A pKa of 68 Makes Phosphate a Good Buffer

The pKa for phosphate, H2PO4~ - H+ + HPO42-, is 6.8, close to the desired blood pH of 7.4, so phosphate is a good buffer. In the ECF, phosphate is present as inorganic phosphate. Its concentration, however, is low (about 1 mmol/L), so it plays a minor role in extracellular buffering.

Phosphate is an important intracellular buffer, however, for two reasons. First, cells contain large amounts of phosphate in such organic compounds as adenosine triphosphate (ATP), adenosine diphosphate (ADP), and creatine phosphate. Although these compounds primarily function in energy metabolism, they also act as pH buffers. Second, intracellular pH is generally lower than the pH of ECF and is closer to the pKa of phosphate. (The cytosol of skeletal muscle, for example, has a pH of 6.9.) Phosphate is, thus, more effective in this environment than in one with a pH of 7.4. Bone has large phosphate salt stores, which also help in buffering.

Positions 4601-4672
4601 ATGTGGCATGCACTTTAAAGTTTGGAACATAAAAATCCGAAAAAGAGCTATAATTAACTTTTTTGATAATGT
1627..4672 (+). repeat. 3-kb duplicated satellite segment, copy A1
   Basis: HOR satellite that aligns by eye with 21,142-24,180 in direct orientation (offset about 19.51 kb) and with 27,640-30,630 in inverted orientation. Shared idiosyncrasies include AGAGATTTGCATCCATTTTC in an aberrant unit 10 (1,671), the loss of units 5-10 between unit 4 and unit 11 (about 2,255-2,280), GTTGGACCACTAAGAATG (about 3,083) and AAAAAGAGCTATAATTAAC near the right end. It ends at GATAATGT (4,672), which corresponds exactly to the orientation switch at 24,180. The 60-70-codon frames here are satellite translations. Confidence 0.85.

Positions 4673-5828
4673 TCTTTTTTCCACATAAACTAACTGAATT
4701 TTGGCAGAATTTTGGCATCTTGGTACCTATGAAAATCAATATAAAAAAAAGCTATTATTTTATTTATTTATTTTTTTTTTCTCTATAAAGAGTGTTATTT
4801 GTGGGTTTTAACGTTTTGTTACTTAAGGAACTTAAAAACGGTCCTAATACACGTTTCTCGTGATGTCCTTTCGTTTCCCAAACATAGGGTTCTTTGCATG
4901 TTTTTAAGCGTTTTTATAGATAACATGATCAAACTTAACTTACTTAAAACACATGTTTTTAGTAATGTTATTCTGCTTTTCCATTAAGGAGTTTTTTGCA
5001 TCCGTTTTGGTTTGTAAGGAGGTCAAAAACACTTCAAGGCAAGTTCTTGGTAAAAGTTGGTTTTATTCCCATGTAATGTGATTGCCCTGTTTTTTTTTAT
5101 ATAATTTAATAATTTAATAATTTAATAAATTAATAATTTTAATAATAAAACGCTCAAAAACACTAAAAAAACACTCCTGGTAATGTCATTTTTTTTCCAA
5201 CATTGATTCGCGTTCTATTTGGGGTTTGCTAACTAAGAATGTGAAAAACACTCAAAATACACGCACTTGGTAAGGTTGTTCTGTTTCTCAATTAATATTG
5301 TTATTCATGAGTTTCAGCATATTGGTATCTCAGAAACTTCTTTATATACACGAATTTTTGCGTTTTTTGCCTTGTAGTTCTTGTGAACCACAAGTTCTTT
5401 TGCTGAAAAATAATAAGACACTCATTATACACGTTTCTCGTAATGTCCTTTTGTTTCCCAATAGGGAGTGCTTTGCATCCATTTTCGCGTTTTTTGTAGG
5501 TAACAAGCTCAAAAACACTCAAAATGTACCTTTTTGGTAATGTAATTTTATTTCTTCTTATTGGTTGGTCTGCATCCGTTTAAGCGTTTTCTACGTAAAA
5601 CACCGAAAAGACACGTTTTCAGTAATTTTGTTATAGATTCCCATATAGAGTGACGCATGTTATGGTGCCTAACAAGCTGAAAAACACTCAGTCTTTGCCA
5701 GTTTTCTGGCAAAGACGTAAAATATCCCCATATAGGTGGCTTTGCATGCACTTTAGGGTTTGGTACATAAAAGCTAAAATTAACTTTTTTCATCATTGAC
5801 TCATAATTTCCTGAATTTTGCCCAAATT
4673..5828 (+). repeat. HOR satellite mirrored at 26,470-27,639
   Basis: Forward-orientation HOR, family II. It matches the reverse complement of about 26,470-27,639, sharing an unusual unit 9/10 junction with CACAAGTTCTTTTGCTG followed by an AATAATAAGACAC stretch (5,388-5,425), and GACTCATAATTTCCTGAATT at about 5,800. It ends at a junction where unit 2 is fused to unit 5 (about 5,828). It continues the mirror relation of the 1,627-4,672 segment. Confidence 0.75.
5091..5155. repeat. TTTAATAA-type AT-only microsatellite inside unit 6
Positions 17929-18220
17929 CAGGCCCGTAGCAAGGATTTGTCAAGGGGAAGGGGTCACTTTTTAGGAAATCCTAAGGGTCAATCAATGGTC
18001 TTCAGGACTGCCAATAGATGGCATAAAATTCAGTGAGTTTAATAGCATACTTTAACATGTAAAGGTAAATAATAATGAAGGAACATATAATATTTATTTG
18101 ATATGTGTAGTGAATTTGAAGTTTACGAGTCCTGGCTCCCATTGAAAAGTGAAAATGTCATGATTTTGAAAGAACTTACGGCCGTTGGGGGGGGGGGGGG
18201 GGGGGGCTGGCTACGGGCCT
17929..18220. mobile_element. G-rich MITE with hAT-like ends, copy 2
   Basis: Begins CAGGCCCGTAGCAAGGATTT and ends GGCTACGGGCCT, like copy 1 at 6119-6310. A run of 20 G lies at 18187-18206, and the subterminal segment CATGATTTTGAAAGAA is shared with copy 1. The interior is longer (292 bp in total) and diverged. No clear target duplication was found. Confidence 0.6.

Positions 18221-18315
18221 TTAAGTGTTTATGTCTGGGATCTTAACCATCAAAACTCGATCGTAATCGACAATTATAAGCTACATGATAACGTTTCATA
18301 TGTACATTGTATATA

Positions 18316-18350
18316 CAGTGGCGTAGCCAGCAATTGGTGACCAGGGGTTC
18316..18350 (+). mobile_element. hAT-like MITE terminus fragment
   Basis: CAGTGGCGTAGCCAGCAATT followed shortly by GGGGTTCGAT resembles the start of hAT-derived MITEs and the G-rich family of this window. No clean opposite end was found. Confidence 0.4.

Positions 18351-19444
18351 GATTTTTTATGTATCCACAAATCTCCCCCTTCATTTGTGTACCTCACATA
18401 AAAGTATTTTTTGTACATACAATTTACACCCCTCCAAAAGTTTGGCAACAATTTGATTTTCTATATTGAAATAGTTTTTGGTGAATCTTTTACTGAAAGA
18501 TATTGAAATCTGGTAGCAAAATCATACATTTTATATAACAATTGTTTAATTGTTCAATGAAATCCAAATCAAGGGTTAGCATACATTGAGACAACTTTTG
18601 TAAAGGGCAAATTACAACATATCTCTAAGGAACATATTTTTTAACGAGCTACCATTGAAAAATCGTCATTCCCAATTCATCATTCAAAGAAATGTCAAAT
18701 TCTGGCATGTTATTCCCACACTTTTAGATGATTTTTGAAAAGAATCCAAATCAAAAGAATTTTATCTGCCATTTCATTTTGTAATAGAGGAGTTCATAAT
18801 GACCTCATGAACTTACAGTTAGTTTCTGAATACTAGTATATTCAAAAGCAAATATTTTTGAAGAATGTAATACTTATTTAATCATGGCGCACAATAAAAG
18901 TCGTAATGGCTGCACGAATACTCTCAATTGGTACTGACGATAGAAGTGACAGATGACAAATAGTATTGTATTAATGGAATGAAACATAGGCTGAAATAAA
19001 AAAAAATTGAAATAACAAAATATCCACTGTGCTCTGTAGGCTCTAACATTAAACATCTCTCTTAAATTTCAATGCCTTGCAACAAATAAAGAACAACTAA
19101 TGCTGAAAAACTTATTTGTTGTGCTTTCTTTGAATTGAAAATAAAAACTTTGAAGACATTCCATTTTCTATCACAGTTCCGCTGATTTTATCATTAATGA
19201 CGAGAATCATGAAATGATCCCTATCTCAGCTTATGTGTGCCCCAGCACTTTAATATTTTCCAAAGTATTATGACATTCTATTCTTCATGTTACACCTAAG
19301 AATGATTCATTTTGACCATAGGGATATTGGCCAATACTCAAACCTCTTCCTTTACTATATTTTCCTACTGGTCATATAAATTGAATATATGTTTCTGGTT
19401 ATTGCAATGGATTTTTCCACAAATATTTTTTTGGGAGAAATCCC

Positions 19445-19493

^ABLE~25^ Major Chemical pH Buffers in the Body



Extracellular fluid

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  • uta
    What makes a compound a good buffer?
    8 years ago

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